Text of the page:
“Did the Old Testament writers borrow ideas from their pagan neighbors? And if they did, was it done uncritically? A respected Old Testament scholar and archaeologist engages with this controversial question by carefully comparing the biblical text to other ancient Near Eastern documents. Well-researched and thoughtfully nuanced, Currid aims to outline the precise relationship between the biblical worldview and that of Israel’s neighbors” (Crossway).

Did Moses plagiarize the Flood story from surrounding cultures and put a monotheistic twist on it? Did the surrounding pagan cultures have it correct from the get-go? Moses grew up in Egypt so it would be easy to carry over a few details to create a well-crafted story about the creation of the world to the now-freed people of Israel. Or, more likely, Moses wrote from the perspective of monotheism as a polemic to put down the incorrect notions of the pagan cultures.

In his newest book, Against the Gods, John Currid talks about topics from Creation to the Flood, to Moses’ life in Egypt, to the plagues, and on Yahweh’s supremacy over Pharaoh and the gods of Egypt.

I’ve listened to his three 40 minute lectures from iTunesU, and while listening to Ancient near eastern facts might not sound like fun, after I finished the three tracks I was eager for more. Currid speaks on the significance of the plagues (how each one was against either the Pharaoh or a god of Egypt), the importance of the serpent in Egyptian eyes, and what ‘hardening Pharaoh’s heart’ meant for the original readers, to name a few.

If you’ve ever wondered what’s so great about the first 15 chapters of Exodus, then be on the lookout for this book.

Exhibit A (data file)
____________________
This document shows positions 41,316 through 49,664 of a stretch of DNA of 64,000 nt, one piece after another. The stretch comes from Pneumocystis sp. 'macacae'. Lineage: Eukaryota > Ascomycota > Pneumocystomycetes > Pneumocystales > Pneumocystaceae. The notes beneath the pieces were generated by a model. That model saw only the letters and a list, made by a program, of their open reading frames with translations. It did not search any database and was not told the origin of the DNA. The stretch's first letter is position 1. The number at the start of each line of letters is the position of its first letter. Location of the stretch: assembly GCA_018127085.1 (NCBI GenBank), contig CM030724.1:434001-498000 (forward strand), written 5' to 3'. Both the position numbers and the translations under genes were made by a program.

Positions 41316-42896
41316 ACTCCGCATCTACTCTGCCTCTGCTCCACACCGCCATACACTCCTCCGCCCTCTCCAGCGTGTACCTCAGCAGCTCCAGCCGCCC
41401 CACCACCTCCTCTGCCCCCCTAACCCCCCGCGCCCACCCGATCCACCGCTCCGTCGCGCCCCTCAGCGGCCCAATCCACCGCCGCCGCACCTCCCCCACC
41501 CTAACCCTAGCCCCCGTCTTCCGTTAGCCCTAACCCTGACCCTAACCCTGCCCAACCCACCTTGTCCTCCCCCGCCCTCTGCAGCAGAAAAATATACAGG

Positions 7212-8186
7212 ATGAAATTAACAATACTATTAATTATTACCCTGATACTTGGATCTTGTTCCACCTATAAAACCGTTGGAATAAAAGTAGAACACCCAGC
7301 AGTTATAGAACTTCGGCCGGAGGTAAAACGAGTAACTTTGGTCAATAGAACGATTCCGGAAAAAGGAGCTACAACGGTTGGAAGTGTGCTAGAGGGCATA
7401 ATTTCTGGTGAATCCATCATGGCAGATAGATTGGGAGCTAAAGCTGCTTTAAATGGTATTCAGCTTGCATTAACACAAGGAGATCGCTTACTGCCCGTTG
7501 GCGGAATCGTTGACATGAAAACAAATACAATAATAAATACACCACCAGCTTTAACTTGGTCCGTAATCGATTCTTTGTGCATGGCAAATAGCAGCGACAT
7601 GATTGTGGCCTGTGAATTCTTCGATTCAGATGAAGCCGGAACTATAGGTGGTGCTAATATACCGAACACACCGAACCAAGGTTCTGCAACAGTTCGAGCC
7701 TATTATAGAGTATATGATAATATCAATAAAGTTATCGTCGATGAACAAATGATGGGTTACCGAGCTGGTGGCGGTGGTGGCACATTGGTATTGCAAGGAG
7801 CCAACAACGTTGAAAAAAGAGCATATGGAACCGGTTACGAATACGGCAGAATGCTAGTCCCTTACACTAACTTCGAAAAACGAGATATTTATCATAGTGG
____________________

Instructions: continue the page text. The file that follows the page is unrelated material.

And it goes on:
Lagniappe

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In the Beginning…

If you’re wondering what I’m doing starting a blog about Spoiled Milk, well, it won’t be about spoiled milk. Don’t worry. I don’t have too many stories about that. If you’re wondering what I’m doing starting a blog called Spoiled Milks with posts that have nothing to do with spoiled milk, then you’re in a good place.

I don’t know what I’m thinking either.

I’ve now graduated from Calvary Chapel Bible College, and, now that I’m done, I’m returning to York as an intern. In the last two years I’ve gone from graduating with a Marketing degree to going international and knowing that I want to teach the Bible.

Since then I’ve read a few books, and I want to give you the opportunity to see what some of them are. I’ll put a few ‘odds-n-ends’ posts on here, but I’ll also being posting information on new books that are coming out along with reviewing some books so you can know what good books are out there and what they are about.

Hopefully it’s more entertaining than it sounds. You know how I can be….

Potential Upcoming Reviews

3 books I’d like to review soon are:

  1. Paul, Apostle of God’s Glory in Christ: A Pauline Theology by Tom Schreiner
  2. Jesus Is… by Judah Smith
  3. Delighting in the Trinity by Michael Reeves

Right now those are the only three books I have on the brain. If there are others you would like to know about, you could ask me. I make no promises given my short allotment of time and other books I want to read. But at least it’ll give me an idea of what you like to read.

Here’s to hoping this doesn’t become like my other “spoiled milk” blogs and, well, spoil.